In 1978, the Bee Gees became the kings of disco and made chart history in the process.
At the height of bell-bottom and satin-shirt mania in 1978, the pop group’s contributions to the Saturday Night Fever soundtrack turned the Brothers Gibb — Barry, Maurice and Robin — into bona fide superstars.
The act, which started performing in the late 1950s and had been charting on the Billboard Hot 100 since 1967 with mostly folky ballads and midtempo pop numbers, turned in a disco tour de force with its songs for the soundtrack. The trio topped the chart with the ballad “How Deep Is Your Love,” followed by the floor-filling No. 1s “Stayin’ Alive” and “Night Fever.”
But, history was made when another Bee Gees-written tune for Saturday Night Fever, Yvonne Elliman’s rendition of “If I Can’t Have You,” hit No. 1 on May 13, 1978. In doing so, the album became the first soundtrack to score four No. 1 singles — a feat that no soundtrack has since replicated.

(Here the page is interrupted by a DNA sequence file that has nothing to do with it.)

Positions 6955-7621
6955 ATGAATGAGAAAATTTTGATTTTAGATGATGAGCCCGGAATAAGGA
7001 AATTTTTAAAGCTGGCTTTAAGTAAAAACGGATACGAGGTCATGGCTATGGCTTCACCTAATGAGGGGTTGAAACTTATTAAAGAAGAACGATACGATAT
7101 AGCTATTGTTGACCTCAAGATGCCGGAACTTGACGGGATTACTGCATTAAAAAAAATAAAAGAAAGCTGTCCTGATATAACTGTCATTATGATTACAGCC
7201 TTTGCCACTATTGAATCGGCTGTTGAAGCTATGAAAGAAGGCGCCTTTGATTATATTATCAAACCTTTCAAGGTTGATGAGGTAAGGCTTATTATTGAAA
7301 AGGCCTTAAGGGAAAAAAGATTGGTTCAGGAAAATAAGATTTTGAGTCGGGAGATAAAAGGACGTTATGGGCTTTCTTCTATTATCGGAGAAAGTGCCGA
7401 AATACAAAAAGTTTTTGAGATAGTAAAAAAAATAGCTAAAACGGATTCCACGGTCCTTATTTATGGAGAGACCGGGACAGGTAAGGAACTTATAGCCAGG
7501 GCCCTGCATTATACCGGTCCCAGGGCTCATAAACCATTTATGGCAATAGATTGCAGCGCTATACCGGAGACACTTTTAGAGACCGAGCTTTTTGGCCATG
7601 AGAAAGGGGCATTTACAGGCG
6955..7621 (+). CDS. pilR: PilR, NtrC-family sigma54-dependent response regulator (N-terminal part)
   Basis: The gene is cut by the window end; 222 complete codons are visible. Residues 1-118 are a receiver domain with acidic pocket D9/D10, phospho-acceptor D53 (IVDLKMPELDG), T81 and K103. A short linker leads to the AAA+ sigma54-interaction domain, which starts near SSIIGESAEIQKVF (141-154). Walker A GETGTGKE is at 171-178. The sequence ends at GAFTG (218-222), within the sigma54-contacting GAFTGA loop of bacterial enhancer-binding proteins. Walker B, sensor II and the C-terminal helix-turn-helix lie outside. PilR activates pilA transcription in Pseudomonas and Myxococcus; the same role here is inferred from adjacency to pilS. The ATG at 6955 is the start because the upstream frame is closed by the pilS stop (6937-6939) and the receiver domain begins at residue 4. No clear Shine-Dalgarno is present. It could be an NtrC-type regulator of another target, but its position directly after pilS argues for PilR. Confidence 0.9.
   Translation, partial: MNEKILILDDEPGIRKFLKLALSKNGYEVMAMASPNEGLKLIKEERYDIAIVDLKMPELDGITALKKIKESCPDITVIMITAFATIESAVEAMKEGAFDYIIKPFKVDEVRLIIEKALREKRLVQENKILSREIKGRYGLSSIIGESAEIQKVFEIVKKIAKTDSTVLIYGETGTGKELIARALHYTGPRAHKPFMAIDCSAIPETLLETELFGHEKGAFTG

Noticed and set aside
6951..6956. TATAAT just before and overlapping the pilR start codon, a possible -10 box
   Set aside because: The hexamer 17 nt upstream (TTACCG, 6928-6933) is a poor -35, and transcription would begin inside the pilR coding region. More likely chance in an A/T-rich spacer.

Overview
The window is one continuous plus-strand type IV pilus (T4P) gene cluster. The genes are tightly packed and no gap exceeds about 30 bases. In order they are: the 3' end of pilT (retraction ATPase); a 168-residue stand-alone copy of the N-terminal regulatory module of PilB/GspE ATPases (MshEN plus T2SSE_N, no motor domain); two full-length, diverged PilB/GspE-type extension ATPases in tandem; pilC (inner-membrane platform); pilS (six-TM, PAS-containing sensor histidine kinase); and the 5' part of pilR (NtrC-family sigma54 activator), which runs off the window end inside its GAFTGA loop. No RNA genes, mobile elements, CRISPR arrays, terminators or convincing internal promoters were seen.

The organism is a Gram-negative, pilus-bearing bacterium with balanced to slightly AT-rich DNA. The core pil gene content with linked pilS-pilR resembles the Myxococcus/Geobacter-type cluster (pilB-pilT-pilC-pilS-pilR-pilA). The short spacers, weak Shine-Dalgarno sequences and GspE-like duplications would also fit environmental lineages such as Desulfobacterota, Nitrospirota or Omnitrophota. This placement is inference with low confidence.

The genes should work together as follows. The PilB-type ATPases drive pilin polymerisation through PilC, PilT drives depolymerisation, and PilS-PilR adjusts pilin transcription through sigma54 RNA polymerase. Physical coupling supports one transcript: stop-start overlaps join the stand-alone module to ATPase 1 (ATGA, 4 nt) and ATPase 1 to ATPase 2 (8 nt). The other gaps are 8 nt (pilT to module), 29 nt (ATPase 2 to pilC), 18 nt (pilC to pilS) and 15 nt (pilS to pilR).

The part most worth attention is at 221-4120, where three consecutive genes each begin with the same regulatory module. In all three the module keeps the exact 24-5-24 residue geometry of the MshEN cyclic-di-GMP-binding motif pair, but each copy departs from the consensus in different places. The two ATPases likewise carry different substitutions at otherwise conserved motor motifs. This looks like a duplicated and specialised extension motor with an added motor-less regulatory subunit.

Released in late 1977, Saturday Night Fever — described by Billboard in a Nov. 12, 1977, review as having “something for everyone” and filled with “bundles of talent” — spent 24 straight weeks atop the Billboard 200 the following year, tied for the third-longest No. 1 reign by a soundtrack. The collection went on to win the Grammy for album of the year — the first film soundtrack and only disco album to do so — and stands as the second-biggest-selling soundtrack in U.S. history, with 16 million sold, according to RIAA.
As Billboard predicted: “Look for this album to take off.”